DECLINING SECULARISM: THE CITIZENSHIP BILL

Introduction

India has broad diversity and a concept of secularism has retained India a federal country. The ordinary definition of the term ‘secular’ is ‘no religion’. But in our nation, the expression ‘secularism’ suggests something different, here the concept of secularism implies ‘regarding all religions’ and ‘liberty to practice every religion’. India is ‘one entity’ notwithstanding so enough ‘variety’. In 1947, British India was partitioned within two domains i.e., India and Pakistan, India prefer to endure secular on the opposite side Pakistan determined to convert an Islamic Nation.

The leaders like Maulana Abdul Kalam Azad, Mahatma Gandhi, Sardar Vallabhbhai Patel, B.R Ambedkar, Netaji Subhash Chandra Bose and Pt. Jawaharlal Nehru represented their notion of secularism in their process and struggled collectively to deliver India a secular country which is cherished in the Constitution of India. The notion of secularism still endures amongst citizens, but the expressions made by the Politicians toward various religions or gender, and their act or strategy dilutes the concept of ‘secularism’, which sometimes result toward mob lynching, hostility, dread from one belief, etc. One such bill was declared by Lok Sabha which is toward secularism and thousands of people are complaining to eliminate it. This article will modernize you regarding ‘Why the aforementioned Bill is corresponding to secularism?’

Citizenship (Amendment) Bill, 2019

The Citizenship (Amendment) Bill was declared from 16thLok Sabha Session in January 2019 but never preceded in Rajya Sabha. Following, with the result of the 16th Parliament Session the Bill terminated from Lok Sabha. Consequently, the Bill was reached from Lok Sabha on 10th December 2019 and the next day it was announced from Rajya Sabha. Nevertheless, Bill was scrutinized by North-East states, and the rally which commenced in January extended. The analysis for the review of Bill is as regards –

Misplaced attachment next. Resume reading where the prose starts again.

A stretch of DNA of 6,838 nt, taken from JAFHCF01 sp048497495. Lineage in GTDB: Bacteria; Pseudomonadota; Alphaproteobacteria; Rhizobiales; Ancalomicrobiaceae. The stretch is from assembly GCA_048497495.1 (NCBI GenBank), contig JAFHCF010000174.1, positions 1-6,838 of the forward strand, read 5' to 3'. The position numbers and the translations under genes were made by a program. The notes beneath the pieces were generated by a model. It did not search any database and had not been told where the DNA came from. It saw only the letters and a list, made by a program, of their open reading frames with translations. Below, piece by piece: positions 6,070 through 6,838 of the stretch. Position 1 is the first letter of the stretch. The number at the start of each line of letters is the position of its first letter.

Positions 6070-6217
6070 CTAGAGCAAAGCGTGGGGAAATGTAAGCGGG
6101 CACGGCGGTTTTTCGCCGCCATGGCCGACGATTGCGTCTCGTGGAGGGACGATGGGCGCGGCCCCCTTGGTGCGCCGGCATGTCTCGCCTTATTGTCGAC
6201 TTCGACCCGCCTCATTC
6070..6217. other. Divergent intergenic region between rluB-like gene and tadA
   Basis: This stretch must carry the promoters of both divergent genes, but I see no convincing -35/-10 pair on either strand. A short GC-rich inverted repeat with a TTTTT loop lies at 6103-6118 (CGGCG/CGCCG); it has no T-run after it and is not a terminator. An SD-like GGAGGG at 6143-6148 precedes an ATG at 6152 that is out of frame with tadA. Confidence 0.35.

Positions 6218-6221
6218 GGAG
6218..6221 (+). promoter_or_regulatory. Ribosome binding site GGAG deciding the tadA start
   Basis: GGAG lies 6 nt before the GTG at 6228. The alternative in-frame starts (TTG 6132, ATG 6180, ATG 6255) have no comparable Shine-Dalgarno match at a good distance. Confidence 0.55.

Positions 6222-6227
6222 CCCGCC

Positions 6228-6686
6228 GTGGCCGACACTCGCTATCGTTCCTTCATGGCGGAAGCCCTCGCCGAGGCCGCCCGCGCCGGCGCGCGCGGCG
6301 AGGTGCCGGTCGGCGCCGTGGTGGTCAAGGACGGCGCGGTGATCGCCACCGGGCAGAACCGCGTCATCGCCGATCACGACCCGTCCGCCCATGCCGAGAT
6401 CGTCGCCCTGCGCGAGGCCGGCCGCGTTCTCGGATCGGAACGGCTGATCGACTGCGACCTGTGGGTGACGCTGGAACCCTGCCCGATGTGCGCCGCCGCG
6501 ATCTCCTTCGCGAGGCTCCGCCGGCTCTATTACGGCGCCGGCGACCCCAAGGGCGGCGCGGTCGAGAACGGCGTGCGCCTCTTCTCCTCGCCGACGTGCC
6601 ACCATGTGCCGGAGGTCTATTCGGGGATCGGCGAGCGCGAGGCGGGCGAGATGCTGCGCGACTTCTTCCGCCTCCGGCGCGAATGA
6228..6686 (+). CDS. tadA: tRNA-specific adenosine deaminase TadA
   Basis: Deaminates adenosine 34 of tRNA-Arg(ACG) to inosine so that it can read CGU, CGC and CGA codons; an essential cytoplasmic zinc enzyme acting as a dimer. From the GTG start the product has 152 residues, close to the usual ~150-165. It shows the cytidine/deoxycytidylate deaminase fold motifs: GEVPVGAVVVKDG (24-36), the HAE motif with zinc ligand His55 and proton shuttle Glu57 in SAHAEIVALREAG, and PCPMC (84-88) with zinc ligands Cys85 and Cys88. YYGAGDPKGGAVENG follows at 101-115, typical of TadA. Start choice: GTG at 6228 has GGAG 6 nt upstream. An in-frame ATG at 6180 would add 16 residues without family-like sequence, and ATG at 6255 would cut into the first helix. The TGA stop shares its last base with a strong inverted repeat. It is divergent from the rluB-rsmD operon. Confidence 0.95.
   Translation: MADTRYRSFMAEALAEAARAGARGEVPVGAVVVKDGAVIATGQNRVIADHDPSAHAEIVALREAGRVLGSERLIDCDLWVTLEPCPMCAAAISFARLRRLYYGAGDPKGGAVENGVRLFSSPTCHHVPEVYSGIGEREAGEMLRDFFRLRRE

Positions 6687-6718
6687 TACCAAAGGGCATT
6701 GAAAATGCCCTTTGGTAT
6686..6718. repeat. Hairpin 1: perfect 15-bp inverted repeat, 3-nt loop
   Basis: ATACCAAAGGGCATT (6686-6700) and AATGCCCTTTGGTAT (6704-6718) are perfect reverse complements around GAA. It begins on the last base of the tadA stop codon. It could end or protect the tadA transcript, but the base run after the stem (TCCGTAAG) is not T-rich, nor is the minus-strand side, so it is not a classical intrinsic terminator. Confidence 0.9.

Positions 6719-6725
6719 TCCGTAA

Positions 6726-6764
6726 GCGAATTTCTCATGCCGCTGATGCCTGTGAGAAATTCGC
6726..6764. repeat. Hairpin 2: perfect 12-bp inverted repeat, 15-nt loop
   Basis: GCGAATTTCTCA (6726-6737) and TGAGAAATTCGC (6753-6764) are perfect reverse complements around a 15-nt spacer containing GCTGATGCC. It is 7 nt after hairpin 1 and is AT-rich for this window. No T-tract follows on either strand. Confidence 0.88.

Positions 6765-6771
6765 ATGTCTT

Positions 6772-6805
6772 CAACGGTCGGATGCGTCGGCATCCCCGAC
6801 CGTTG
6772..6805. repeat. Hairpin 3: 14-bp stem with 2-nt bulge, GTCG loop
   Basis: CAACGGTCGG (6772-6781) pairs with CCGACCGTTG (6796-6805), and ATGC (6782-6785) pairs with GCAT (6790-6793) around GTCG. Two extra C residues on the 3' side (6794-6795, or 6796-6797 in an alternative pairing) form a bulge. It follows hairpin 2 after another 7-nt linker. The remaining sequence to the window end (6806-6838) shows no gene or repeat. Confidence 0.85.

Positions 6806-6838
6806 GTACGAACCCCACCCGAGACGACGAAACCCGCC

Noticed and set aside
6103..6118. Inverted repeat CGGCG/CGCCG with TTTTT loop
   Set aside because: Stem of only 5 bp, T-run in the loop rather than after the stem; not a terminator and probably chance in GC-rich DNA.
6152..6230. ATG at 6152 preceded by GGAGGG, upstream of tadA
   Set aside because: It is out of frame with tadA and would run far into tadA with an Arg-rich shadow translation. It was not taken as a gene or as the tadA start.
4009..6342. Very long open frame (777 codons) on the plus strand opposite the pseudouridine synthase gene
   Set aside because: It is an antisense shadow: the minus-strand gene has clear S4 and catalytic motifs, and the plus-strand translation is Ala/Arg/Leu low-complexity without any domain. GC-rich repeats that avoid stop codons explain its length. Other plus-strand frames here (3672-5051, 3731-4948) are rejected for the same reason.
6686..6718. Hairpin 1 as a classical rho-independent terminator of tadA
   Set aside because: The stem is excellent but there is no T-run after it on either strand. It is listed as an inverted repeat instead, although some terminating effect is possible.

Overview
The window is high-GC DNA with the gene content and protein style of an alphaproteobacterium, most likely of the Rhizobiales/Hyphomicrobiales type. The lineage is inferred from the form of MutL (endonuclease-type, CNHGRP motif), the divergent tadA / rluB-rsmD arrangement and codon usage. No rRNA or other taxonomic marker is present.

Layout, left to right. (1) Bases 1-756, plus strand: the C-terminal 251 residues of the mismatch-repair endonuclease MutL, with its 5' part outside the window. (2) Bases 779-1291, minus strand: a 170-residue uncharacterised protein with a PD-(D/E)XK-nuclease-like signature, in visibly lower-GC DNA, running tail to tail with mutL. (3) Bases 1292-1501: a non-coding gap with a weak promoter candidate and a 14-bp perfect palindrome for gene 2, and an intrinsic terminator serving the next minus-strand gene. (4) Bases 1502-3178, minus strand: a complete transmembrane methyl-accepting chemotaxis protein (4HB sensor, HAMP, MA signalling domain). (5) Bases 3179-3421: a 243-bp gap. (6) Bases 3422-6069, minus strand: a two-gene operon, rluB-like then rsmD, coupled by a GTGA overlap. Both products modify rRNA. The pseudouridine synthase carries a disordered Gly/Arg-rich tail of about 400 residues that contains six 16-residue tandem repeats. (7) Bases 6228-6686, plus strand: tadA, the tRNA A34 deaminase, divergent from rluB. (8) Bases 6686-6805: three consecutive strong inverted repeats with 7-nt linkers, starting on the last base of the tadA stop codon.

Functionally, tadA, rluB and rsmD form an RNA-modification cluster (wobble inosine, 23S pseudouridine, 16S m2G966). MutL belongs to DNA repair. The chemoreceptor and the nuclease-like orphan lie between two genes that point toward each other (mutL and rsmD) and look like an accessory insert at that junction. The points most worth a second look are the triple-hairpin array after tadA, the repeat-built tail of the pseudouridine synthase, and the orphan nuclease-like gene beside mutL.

The New Bill was included following the Amendment in the preceding Citizenship Act, 1955. The interpretation of ‘illegal immigrant’ was modified in the current Bill. Beforehand, any person who does have a proper record to determine his/her citizenship is an immigrant whereas according to a new bill, personalities from designated three nations i.e., Afghanistan, Pakistan and Bangladesh, referring to the especially considered religions, will not be discussed as ‘illegal immigrant’. The beliefs are as regards: Hindus, Sikhs, Buddhists, Jains, Parsis, and Christians from Afghanistan, Bangladesh, and Pakistan.

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According to the former Act, all persons who are residing in the nation from the past 11 years will become residents whereas according to the current act the resident living for 6 years will become a member.

Another condition announces that enrollment of OCI (Overseas Citizen of India) will be withdrawn in case of infringement of any regulation.

The principal critique expressed by the people is that it separates people based on religion. According to this Amendment, the principle of citizenship is the religion which is absolutely against the interpretation of secularism.

Bill in ContradictionThe aforementioned bill is in dispute with several existing substantial law. The inconsistency is as regards

Citizenship Bill v. NRC 

The National Register of Citizens, originally declared after the 1951 census, is then renewed on March 24, 1971. The document typically distinguishes those who accessed Assam illegally from Bangladesh after the above-mentioned period. The candidates have to suggest records to verify that their names emerged in the NRC 1951 or any constituent records of Assam till 1971. 

Certainly, the Citizenship Bill and National Register of Citizens support each other, as all the residents enrolled beneath the Bill will acquire citizenship under Bill.

But the deception in the new Bill is that it speaks regarding registration based on an individual’s belief whereas no such clause is there on the NRC.

Citizenship Bill v. Assam Accord